Malaysians to pay more for gourmet food as Red Sea crisis raises inflation risk

Shipping giants have shifted freight routes to the Cape of Good Hope around the southern tip of Africa to avoid possible attacks in the Red Sea.
Container shipping rates over the Asia-Europe route have shot up by more than 600 per cent since the war in Gaza broke out, according to data from the Maybank Investment Banking Group (MIBG), leaving little room for importers in Malaysia to keep costs down.

Some importers have decided to hold off on placing new orders with their European suppliers.

“If we need [new stock], we will import. But the costs will have to be passed on to the consumer,” said a business owner who imports European wines, who asked not to be named to avoid damage to his business.

Health authorities in Gaza on Thursday said Israel’s bombardments had killed more than 24,000 people, mostly civilians, with many more believed to be buried under the rubble. Israel launched its military offensive after an October 7 assault by Hamas, killing around 1,200 people and seizing about 250 hostages in south Israel.

For Malaysia, this could raise costs and cause supply chain delays or disruptions in key imports from Europe

Suhaimi Ilias, economist

Economists say there is no avoiding higher shipping fees and logistical delays and disruptions caused by the Red Sea crisis, but warn that things could get worse if the situation persists.

“For Malaysia, this could raise costs and cause supply chain delays or disruptions in key imports from Europe for sectors/industries such as chemicals, machinery and auto,” said Suhaimi Ilias, chief economist with MIBG.

Two-way trade between Malaysia and the European Union was valued at more than 216 billion ringgit (US$45.8 billion) or 7.6 per cent of the Southeast Asian nation’s total trade in 2022, according to data from Malaysia’s international trade ministry.

European imports that year were valued at more than 90 billion ringgit, mostly covering the electrical and electronics, chemicals and chemical products and machinery sectors.

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Prolonged maritime traffic diversion from the Suez Canal to the Cape of Good Hope, which major shippers have said would add up to two weeks in delivery time, could also add inflationary pressure on ordinary consumers in Malaysia.

Over half of the country’s international trade depends on sea transport, said Mohd Afzanizam Abdul Rashid, chief economist with Bank Muamalat.

Before the Red Sea crisis, Malaysia’s government had forecast inflation to hover between 2.1 per cent and 3.6 per cent this year amid plans to restructure broad-based subsidies.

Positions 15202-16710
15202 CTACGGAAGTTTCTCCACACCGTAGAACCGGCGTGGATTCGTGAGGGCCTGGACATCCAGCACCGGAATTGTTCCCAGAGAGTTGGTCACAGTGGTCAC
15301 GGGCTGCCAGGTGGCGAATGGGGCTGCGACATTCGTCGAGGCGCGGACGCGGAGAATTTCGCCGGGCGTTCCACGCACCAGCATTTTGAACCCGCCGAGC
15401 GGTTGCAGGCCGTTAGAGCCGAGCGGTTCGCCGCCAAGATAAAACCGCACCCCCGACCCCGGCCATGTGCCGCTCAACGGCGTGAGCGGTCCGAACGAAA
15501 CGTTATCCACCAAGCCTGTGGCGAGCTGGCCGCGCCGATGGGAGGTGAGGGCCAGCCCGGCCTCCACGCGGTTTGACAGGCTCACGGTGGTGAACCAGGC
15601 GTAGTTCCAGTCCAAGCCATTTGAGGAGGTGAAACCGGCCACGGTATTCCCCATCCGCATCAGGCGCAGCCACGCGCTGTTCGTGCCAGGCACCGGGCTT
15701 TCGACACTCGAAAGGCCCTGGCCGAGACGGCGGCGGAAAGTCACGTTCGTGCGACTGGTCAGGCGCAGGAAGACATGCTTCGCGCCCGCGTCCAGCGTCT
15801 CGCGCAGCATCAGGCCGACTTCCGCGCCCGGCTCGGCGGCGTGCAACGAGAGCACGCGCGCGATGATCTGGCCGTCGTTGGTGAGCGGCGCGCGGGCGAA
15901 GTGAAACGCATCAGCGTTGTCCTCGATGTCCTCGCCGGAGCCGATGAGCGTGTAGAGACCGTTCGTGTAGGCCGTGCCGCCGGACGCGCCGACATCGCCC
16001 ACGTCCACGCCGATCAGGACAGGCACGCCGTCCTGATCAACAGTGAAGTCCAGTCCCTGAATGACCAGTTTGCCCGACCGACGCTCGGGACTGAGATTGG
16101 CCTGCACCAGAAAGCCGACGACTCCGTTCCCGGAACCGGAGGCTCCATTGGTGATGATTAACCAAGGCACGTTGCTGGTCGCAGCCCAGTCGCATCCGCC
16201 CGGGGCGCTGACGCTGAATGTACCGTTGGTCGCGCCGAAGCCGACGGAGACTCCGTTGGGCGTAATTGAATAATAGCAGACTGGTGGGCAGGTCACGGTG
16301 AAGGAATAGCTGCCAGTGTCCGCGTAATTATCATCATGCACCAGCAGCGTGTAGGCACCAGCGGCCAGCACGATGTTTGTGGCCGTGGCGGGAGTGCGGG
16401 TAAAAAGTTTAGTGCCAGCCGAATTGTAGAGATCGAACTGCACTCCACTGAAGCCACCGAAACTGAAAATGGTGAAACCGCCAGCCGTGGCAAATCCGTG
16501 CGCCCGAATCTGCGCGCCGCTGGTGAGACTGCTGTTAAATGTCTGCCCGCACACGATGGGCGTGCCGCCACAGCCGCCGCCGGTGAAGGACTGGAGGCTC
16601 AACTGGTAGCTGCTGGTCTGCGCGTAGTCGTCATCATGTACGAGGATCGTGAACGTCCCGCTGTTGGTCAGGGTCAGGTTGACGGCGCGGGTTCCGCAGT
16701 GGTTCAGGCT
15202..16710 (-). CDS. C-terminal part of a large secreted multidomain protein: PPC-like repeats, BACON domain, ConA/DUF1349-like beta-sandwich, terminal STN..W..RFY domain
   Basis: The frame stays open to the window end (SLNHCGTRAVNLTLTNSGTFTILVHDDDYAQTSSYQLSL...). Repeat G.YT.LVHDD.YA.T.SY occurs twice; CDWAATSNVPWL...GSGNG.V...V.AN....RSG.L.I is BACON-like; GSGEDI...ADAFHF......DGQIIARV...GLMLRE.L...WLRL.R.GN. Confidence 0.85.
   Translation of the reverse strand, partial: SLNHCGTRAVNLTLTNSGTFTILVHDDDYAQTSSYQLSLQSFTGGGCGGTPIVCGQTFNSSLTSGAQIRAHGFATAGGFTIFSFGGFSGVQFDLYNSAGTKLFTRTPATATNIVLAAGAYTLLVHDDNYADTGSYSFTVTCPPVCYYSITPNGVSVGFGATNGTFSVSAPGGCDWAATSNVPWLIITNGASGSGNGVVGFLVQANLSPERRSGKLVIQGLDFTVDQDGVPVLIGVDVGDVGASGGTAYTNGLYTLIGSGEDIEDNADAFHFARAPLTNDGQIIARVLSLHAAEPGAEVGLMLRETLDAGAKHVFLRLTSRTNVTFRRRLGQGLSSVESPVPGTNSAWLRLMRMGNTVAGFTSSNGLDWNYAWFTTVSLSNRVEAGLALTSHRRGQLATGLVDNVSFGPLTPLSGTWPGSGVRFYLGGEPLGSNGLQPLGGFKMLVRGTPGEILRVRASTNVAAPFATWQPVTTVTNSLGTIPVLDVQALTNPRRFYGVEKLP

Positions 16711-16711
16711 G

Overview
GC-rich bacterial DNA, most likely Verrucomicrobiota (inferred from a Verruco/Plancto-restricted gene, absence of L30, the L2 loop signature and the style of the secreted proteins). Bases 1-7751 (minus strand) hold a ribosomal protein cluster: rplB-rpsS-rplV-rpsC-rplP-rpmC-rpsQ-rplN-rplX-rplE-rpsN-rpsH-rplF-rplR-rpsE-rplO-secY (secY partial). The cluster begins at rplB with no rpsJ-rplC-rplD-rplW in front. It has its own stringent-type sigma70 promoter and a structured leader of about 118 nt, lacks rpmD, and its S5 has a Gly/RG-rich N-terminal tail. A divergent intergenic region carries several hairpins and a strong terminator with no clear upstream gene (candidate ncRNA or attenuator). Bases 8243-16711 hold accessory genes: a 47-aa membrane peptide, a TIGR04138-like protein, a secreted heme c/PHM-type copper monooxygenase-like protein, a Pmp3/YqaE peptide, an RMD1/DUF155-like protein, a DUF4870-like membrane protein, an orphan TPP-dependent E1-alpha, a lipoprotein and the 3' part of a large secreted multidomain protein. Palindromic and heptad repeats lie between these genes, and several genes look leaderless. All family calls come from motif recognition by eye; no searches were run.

“The risk of inflation is quite visible the way we see it,” Mohd Afzanizam told This Week in Asia.

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The government on Friday said the situation remained manageable for now, and it had yet to receive complaints from either importers or exporters over any increase in freight and operating costs.

“We are still monitoring the situation … we hope it is just for a short term,” Transport Minister Anthony Loke said at a news conference.

Malaysian maritime industry players say the pain will be carried by consumers, as the risks are minimal to the local shipping industry.

The traffic diversion away from the Red Sea is not expected to push freight costs up to Covid-era levels when global trade ground to a near halt due to strict movement curbs, said Cheah Sin Bi, an executive council member of the Malaysian Shipowners Association.

“I think the impact will not be on our shipping industry, but maybe on our consumers … the higher cost of operating will be passed to the consumer,” Cheah said.


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The effects from the Red Sea crisis, however, will be less pronounced in Malaysia compared to Europe, which was heavily dependent on Asian exports of mostly consumer products, said Anthonie Versluis, a maritime industry veteran.

Versluis said the situation would affect global trade in the immediate term due to the surge in container shipping fares, but the bigger concern would be how the situation will play out should the Israel-Gaza war escalate into a broader regional conflict.

“It seems to be getting worse every day, with more rockets [being fired]. The Houthis are saying they will make more attacks on US ships,” he said.

Additional reporting by Hadi Azmi

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